• Level Four DWI: Prosecutors charge Level Four DWI if there are no mitigating or aggravating circumstances or if they balance out. You face the possibility of a $500 fine with these charges and may have to spend between 48 hours and 120 days in a county jail. You’ll also have to contend with probation after your sentence.
  • Level Three DWI: You may face this charge if there were aggravating factors during your DWI but no grossly aggravating ones. A judge can sentence you to up to 6 months in jail and a minimum time of 72 hours. You’ll also have to contend with a fine of up to $1,000 at this level.
  • Level Two DWI: When the police determine that there was at least one grossly aggravating circumstance during your arrest, they can charge you with Level Two DWI. At this tier, you risk a fine of up to $2,000 and jail time from seven days to 12 months.
  • Level One DWI: This charge comes to those who the police believe demonstrated two grossly aggravating factors. The maximum jail time is 24 months, and a guilty party may have to pay a fine of up to $4,000.
  • Aggravated Level One DWI: The highest charge for driving while intoxicated, Aggravated Level One DWI comes when someone displays three or more grossly aggravating circumstances. A judge can sentence you to between one and three years in a correctional facility, with no chance of parole. The court may also opt to impose a fine of up to $10,000.

Do I Need an Attorney When Dealing With a DWI Charge in Cherryville?

Hiring a criminal defense attorney gives you a better chance of avoiding some of the harshest punishments that the court can lay down for your DWI. North Carolina treats DWI seriously, and the punishments can be severe for citizens, even at lower levels and for first-time offenses.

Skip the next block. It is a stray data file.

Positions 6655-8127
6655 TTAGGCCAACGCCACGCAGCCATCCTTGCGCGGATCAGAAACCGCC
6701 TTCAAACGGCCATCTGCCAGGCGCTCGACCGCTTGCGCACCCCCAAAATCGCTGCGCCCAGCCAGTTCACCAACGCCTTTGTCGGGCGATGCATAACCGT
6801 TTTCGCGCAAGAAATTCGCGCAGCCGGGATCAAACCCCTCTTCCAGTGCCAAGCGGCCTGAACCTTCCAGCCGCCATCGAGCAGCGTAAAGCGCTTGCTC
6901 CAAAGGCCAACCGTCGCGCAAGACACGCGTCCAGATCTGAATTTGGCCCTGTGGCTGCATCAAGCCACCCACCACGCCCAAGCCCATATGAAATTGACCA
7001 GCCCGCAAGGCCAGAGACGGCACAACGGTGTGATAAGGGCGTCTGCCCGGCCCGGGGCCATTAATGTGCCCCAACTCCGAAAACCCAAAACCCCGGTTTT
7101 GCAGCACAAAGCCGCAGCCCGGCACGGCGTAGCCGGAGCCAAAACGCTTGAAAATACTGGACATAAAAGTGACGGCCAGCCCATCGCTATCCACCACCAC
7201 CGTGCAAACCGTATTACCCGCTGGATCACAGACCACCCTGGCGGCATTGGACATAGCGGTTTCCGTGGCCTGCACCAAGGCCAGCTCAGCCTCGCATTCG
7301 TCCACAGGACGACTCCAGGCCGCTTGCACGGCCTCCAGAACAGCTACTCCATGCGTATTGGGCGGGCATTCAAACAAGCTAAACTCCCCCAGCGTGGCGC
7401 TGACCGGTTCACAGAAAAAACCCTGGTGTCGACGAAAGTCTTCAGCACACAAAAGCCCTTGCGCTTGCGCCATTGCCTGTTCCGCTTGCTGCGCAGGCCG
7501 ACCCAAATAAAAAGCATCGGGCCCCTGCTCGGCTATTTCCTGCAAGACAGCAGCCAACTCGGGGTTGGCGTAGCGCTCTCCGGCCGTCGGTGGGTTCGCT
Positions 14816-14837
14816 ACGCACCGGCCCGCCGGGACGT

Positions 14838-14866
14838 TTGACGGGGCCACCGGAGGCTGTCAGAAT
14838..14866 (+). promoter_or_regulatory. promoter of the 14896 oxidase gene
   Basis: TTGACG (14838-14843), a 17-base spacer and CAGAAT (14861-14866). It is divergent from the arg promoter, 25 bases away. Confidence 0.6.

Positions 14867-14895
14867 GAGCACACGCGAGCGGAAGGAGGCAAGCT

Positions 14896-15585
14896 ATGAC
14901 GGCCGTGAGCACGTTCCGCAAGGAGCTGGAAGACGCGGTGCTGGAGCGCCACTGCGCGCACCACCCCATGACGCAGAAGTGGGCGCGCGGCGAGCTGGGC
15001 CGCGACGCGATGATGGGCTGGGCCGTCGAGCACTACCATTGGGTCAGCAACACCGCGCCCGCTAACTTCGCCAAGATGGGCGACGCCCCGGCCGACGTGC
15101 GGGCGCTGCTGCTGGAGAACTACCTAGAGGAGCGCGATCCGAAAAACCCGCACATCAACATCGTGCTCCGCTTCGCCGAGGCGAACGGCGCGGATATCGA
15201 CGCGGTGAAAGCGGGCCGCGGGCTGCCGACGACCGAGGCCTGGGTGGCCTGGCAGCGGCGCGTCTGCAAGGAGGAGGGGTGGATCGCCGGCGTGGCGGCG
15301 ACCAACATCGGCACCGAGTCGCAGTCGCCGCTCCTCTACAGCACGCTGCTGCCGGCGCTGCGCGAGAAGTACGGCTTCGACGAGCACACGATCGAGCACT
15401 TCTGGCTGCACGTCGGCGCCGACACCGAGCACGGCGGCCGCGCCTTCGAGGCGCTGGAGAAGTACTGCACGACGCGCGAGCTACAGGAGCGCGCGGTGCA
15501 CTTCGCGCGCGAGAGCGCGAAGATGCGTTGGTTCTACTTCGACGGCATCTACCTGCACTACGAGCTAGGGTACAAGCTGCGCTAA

Your attorney can ensure that the legal system protects your rights throughout the process. At times, prosecutors and law enforcement will attempt to circumvent due process and violate your civil liberties. In these cases, your attorney can use this against them and even suppress vital evidence to the prosecution. A layperson will have difficulty noticing some of these shortcuts.

While you may want to advocate for yourself, it is very difficult to prove innocence in a DWI case. Many of the defenses rely on obscure parts of the law, and you won’t have time to study precedence and case law. Your attorney already knows the relevant facts and can use them to your advantage in the courtroom.

FAQs About Cherryville, NC DWI Laws

Is It Worth It to Hire an Attorney for a DUI Case in NC?

Any legal professional would advise you to hire an attorney when dealing with any criminal charge, including a DWI. Your attorney can help you throughout the legal process, attempting to suppress illegally obtained evidence and propping up your mitigating factors if it comes to sentencing. While they cannot guarantee a not-guilty verdict, a lawyer gives you a better chance in open court.

What Is the Average Cost of DWI Attorneys in NC?

While the cost of a DWI attorney will vary depending on their hourly rate, the nature of your case, and the attorney’s experience level, you should expect to pay around $2,500 for your legal care when the case is over. You should always discuss fees with your attorney before hiring them.

Is a DWI a Felony or a Misdemeanor in NC?

DWIs are almost always a misdemeanor in North Carolina. The police can charge someone with a felony for a DWI if they have three prior DWI convictions in the past seven years or if the incident led to someone’s death. Regardless of what DWI charge you have, a guilty verdict can affect your life for years to come.

Does DWI Have a Statute of Limitations in NC?

A statute of limitations helps the court avoid getting bogged down by old cases from a long time ago. They give the state or individuals in a civil case a limited amount of time to pursue legal action. In the case of DWI, the state has two years from the date of the incident to prosecute a defendant for the crime.

The Law Firm of Brent D. Ratchford: Experienced Criminal Defense Attorney

If you or someone you know is dealing with a DWI, you need to take it seriously and be proactive. A single charge can impact your life. At The Law Firm of Brent D. Ratchford, we aim to represent you at every turn. Contact us today for a consultation to learn more about how we can assist you in a difficult time.